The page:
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Businesses want better high-speed wireless, survey says

Business leaders in Upstate New York want improved high-speed wireless internet, and believe fast wireless internet connections are an essential part of economic development and innovation in the state, according to an AT&T survey conducted by Global Strategy Group.

The survey comes as telecom companies push New York state for unified regulations in rolling out small cell infrastructure, which is now controlled by individual municipalities. Small cell technology is usually installed on telephone and light poles in small boxes to boost coverage in smaller, densely populated areas, filling in between cell towers. They help to handle the ever increasing volumes of web traffic, improving connectivity and speed. Data usage has increased 250,000 percent since 2007, according to AT&T.

AT&T's survey shows that, once respondents were given descriptions and examples of how small cell infrastructure development could affect different sectors of the economy, upstate decision makers overwhelmingly supported the technology's expansion.

The majority of respondents said high-speed wireless internet service is "essential" to medical centers, health care facilities, higher education centers, businesses, business owners, students and residents in upstate New York. The majority of respondents said government involvement with internet and cellphone providers to improve high-speed internet would have a "very" positive impact on the state's technology and health sectors.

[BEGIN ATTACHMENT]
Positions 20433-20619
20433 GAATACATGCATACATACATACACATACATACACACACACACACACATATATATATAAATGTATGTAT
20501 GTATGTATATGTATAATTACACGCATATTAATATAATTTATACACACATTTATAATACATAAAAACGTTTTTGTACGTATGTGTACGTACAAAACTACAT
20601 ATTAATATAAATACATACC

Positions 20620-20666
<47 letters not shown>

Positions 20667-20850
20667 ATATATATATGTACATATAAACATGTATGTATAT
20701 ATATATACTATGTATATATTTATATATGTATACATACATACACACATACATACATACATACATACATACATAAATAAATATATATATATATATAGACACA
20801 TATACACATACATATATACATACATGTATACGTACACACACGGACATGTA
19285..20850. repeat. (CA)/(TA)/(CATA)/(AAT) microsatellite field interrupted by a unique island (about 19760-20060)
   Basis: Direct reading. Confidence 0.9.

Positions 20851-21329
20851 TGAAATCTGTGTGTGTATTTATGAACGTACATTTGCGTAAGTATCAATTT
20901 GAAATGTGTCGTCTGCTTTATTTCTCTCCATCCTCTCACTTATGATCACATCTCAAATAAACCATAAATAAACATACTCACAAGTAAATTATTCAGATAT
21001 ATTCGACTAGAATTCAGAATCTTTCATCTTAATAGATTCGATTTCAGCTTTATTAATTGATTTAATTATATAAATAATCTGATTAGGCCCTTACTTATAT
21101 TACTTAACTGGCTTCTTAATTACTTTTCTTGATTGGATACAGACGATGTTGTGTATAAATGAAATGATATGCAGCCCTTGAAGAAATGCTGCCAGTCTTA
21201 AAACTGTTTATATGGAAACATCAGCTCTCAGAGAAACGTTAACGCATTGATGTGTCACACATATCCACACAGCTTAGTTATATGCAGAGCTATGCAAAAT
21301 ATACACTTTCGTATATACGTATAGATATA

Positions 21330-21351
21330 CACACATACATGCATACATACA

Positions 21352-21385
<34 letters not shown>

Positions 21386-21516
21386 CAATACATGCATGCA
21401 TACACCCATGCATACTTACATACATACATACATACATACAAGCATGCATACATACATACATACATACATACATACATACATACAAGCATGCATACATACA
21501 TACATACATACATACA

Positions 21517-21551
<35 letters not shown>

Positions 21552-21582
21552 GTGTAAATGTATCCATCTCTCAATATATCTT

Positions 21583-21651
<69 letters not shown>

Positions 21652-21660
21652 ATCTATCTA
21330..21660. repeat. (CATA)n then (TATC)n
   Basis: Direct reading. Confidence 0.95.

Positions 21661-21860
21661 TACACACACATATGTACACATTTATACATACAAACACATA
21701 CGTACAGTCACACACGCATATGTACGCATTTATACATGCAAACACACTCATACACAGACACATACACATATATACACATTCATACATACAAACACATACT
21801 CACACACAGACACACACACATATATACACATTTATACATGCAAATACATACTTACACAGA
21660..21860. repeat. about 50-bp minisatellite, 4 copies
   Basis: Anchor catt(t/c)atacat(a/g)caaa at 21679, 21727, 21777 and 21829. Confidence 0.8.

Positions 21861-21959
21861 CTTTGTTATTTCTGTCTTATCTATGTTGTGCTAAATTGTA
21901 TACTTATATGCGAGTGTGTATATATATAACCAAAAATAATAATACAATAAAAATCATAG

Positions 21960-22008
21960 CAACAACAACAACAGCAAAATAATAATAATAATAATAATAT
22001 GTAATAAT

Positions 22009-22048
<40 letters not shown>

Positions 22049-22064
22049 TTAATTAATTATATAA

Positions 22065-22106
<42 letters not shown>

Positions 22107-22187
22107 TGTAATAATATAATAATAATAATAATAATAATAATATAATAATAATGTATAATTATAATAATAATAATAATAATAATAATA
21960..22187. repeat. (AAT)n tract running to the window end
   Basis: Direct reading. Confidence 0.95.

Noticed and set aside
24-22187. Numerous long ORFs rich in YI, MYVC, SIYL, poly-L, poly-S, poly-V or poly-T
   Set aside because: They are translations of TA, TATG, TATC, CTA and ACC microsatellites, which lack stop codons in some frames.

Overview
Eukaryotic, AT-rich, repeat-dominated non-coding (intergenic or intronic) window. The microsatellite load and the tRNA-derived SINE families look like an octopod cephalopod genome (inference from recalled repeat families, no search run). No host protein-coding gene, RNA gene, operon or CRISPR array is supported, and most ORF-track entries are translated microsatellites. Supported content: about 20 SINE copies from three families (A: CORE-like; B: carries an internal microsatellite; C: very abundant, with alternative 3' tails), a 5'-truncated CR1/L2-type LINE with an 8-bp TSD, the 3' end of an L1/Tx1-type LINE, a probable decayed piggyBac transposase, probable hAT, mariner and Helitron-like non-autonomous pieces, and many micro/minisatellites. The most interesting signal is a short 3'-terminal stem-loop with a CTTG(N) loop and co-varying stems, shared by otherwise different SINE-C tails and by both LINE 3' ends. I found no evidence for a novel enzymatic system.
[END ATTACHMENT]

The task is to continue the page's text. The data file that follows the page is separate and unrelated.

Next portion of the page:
With no overarching regulations for the deployment of small cell infrastructure, each community makes its own rules and has its own planning requirements.

"That's challenging for us," said Marissa Shorenstein, president, Northeast Region, AT&T.

Telecom companies have said that dealing with individual municipalities to install small cells complicates and slows down the technology's expansion. Each town or city can name its own installation rates, too. Buffalo, for example, has set a usage fee of $2,000 per pole per year, which Verizon has said would likely prevent Verizon Wireless from expanding effectively in Buffalo.

Telecom companies have said they would prefer to pay far less than that, or use the poles for free, pointing out that costs are passed on to consumers and that some communities don't charge pole fees in order to promote small cell deployment.

But Buffalo Council Members have said pole fees are part of the cost of doing business, and critics have said taking wireless infrastructure control away from local communities takes away their ability to negotiate good deals for residents and to allow public input on where such infrastructure might appear and how it might look.

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